EAST END OF LONDON PHOTO GALLERY & COMMENTARY
London's East End Synagogues, cemeteries and more......
My personal journey through the Jewish East End of London
Remembering characters of the Jewish East End: Reverend Baruch Smus,
z’l, Chazan of Fieldgate Street Great synagogue + some
wonderful 1970s black and white photos of the interior of Fieldgate
Street synagogue. The Reverend Baruch Smus's obituary is at
the bottom of this page
I walk the Jewish East End of London my thoughts stray to people and
places of times gone by. Following a recent walk down Fieldgate
Street it was with a sense of ‘bershirt’ (fate) that I received a
letter from the grandson of Reverend Baruch Smus. Reverend Smus was
Chazan (service leader and singer) at Fieldgate Street synagogue,
London E1 and his story encapsulates much of the flavour of the old
Jewish East End. He was born in Proskurov, Ukraine in 1899 and in
his youth was assistant Chazan at the Great Synagogue in Odessa. In
its day Odessa was the Paris of the Black Sea with a pavement café
culture and vibrant Jewish cultural life. Odessa was to become a
centre of anti-Semitism and Jewish emigration.
survived several pogroms, in 1919 Baruch Smus left Russia for Vienna
and later went to Palestine as a pioneer settler. He joined the
Palestine Police band and became an accomplished musician. Later he
studied at the Conservatoire of Music in Jerusalem. While in
Palestine he honed his davening (prayer leading) and singing
(cantorial) skills. He was persuaded to come to England in 1932 and engaged to
lead High Holyday services at the 4000 seat Pavilion theatre on the
Whitechapel road. He was paid the enormous sum of £300.
Translating from the Yiddish, the Pavilion theatre poster of the time
(see photos below) had this to say about his abilities:
“This is a great Yom Tov in the
Pavilion, this year more so than other years – why?
Baruch Smus – who is he? Born in
Proskurov, at the age of 16 years he davened at the amud
(reading desk in front of the ark in a synagogue)
and was very well received and got better and better.
He was a pupil of Chazan Kwartin,
and of the Berditchever Chazan, Meir Pisak. He left Proskurov after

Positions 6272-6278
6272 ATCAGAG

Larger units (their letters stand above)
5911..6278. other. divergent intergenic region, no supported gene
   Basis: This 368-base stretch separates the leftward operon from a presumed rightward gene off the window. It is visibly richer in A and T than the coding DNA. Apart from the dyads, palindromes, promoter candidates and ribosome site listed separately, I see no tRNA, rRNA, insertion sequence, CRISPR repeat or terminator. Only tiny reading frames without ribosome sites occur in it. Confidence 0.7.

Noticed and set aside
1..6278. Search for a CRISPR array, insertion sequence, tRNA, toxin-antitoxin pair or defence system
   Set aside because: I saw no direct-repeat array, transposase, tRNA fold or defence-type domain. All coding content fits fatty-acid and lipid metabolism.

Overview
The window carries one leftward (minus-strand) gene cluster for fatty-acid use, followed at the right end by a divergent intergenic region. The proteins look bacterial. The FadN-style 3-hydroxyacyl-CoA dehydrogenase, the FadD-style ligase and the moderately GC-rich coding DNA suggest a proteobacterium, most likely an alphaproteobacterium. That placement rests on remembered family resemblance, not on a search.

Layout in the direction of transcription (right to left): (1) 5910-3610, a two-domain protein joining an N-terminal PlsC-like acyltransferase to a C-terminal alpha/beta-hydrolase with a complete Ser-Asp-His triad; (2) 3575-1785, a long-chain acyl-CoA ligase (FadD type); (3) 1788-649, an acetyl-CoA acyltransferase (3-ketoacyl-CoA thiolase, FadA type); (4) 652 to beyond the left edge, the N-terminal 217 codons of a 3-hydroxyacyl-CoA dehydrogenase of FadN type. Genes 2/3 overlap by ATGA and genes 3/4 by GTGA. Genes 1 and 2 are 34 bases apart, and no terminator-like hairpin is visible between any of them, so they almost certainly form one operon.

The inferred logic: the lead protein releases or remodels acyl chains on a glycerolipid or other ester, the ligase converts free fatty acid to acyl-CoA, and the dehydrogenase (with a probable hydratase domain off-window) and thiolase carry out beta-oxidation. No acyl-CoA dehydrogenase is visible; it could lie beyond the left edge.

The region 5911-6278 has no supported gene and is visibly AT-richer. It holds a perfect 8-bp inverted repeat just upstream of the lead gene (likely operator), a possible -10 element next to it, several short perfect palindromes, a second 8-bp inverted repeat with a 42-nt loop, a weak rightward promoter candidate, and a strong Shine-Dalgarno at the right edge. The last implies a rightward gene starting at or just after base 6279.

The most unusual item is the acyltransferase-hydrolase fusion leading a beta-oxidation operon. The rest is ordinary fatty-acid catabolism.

he was saved from a progrom where he lost his father. He came to
Vienna where he excelled in davening. He was in Jerusalem for eight
years. Then a tour of Europe – Amsterdam, Rotterdam, Scheveningen,
where they wanted him to stay as their permanent chazan, but Mr
Bodner was there on Shabbos and heard his davening, and talked him
into coming to London for the London public.
You should know that Mr Bodner has
never fooled the public. The young chazan Baruch Smus davened on
Shabbos in Sidney Street Shul. Ask anyone that heard him - what a
davener, what a voice, what music, what meaning of the prayers, and
all in this young chazan!”
Theatre closed in 1936 and was demolished in 1961. Today (2009) the
site remains a derelict plot near the corner of Whitechapel and
Reverend Baruch Smus made his home in the East End and met and mixed
with the great East End chazanim of his day. He spoke especially
warmly of his teacher and friend the late Reverend Edelman, Chazan
of Philpot Street Great Synagogue. He described him as a ‘golden
man’ and recalled how he would practice chanting the weekly Sidra
(Torah portion read at a Shabbat morning service) by rocking the
cradle of his youngest child in time with the rhythm of his
Many East End synagogues enjoyed Reverend Smus’s powerful and
melodic baritone voice, including Vine Court, Philpot Street Sephardish and finally Fieldgate Street. He also composed and had
published his own musical arrangements of several traditional Jewish
Although Reverend Smus died in 1976, he is recalled with great
affection in Fieldgate Street and his name can be seen in pride of
place on a plaque celebrating the special efforts of those who
contributed to the 1960 refurbishment of this historic synagogue.
Fieldgate Street recently reopened for monthly Shabbat morning
services and thus the spirit of Reverend Baruch Smus lives on.